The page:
I said when I retired that I was going to learn to quilt. That's an understatement. First I need to tell you about how I fell in love with quilts. One rainy afternoon my Daddy and I were up in my grandmama's attic and found an old quilt in a chest.
"Can I have it," I said. He agreed. It was a friendship quilt. Made by members of the Looxahoma, Thyatira and Barr communities in eastern Tate County. It was made by my relative Lucy Cathey Dandridge (double kin) in 1934. It used the Grandma's Fan pattern and was done by hand. Each square was done by a lady in the community and signed.
It contains the names of my grandmother "Ollie" or Miss Ollie, as she was called—Ollie May Dupuy Dandridge, and her sister Neelie Dupuy and countless others. The names as well as the memories of those dear ladies are fading.
But it was years later when I moved to Holly Springs and was living in Cedarhurst, the home of noted female writer Sherwood Bonner, that I fell in love with the quilt. I had a terrible case of flu. Lying there underneath this quilt, I counted the names, looked at the different fabric swatches, and felt I had been transported to another time.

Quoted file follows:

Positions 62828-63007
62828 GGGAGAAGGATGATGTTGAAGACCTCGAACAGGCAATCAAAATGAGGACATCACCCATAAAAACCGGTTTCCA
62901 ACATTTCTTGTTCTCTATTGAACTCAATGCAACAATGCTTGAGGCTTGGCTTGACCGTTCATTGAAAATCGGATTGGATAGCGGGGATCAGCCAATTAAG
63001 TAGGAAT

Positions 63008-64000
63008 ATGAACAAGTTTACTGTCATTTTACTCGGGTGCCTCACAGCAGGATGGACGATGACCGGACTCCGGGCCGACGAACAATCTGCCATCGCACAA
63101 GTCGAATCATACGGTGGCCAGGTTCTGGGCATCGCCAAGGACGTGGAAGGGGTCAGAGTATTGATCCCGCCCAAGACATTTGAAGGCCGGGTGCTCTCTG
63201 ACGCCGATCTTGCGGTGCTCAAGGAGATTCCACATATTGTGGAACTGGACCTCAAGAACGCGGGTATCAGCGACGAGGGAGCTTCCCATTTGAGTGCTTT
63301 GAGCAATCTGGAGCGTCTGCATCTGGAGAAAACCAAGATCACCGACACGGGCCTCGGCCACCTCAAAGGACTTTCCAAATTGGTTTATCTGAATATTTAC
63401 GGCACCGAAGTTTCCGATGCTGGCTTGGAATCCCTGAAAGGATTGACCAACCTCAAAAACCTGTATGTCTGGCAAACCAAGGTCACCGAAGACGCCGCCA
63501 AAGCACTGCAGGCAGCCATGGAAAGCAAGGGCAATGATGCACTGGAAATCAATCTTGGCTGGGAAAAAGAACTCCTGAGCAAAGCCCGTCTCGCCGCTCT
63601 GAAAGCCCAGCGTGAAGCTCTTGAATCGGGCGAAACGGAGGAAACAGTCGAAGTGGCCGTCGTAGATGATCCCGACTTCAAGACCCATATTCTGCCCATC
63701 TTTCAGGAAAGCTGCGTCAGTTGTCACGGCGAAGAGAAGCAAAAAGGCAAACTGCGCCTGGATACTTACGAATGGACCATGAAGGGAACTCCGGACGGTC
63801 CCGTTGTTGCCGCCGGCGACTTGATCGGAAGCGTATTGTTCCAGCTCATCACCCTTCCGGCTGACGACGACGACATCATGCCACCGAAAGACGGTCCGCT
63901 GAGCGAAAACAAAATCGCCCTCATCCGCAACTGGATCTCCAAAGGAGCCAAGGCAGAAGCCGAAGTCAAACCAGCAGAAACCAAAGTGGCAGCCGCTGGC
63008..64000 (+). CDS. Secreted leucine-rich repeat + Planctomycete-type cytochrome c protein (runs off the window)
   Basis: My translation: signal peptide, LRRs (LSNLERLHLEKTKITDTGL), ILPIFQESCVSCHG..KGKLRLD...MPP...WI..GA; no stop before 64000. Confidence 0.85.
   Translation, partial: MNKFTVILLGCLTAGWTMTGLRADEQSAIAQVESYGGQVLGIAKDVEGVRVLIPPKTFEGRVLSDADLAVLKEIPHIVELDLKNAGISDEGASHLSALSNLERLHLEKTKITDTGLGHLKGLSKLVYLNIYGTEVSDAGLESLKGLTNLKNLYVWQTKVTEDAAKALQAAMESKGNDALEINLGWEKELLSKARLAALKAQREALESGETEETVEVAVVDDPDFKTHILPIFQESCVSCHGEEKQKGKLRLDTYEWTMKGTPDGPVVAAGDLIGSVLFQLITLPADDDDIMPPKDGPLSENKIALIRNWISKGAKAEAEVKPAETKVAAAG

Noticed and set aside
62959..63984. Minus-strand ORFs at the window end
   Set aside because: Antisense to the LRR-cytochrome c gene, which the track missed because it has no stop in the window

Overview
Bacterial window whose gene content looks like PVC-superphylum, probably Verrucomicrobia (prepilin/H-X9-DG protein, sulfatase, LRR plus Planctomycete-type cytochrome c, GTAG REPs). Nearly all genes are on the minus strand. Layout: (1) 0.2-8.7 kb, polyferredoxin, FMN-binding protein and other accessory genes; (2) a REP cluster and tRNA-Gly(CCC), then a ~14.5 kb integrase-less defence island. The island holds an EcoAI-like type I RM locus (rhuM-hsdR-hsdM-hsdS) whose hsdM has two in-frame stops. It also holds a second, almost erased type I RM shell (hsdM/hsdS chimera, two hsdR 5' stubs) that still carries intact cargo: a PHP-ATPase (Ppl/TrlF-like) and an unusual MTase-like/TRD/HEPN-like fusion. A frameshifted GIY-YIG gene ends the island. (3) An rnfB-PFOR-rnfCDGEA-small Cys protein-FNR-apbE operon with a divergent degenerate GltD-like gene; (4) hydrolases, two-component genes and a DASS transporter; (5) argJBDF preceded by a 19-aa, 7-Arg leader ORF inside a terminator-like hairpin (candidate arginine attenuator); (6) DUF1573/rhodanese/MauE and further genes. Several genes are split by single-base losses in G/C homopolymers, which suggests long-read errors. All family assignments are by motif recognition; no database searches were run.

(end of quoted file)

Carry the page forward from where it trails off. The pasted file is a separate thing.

Bonner had been a forward-thinking female writer in her time and secretary to Henry Wadsworth Longfellow. She had come back to Cedarhurst to be with her family during the yellow fever epidemic. When financial hardship hit, lore has it that Longfellow paid the taxes on the mansion and saved the home.
She thrived on the literary criticisms offered by editors that rejected her early work and was brash enough to prevail upon the renowned poet Henry Wadsworth Longfellow. It is a credit to Bonner’s social grace and personality that within one hour’s audience with Longfellow, she secured a lifelong patronage; he provided both financial support and professional encouragement. http://en.wikipedia.org/wiki/Katherine_Sherwood_Bonner_McDowell
So here I lie, covered by this vintage quilt in the home of Bonner (upstairs apartment), a photo of her on the dresser......was it the atmosphere, the sentimentality of my family's quilt, or the 104 fever? Whatever it was, I'm glad this experience inspired me to learn to quilt.
Pics of my attempts to come later.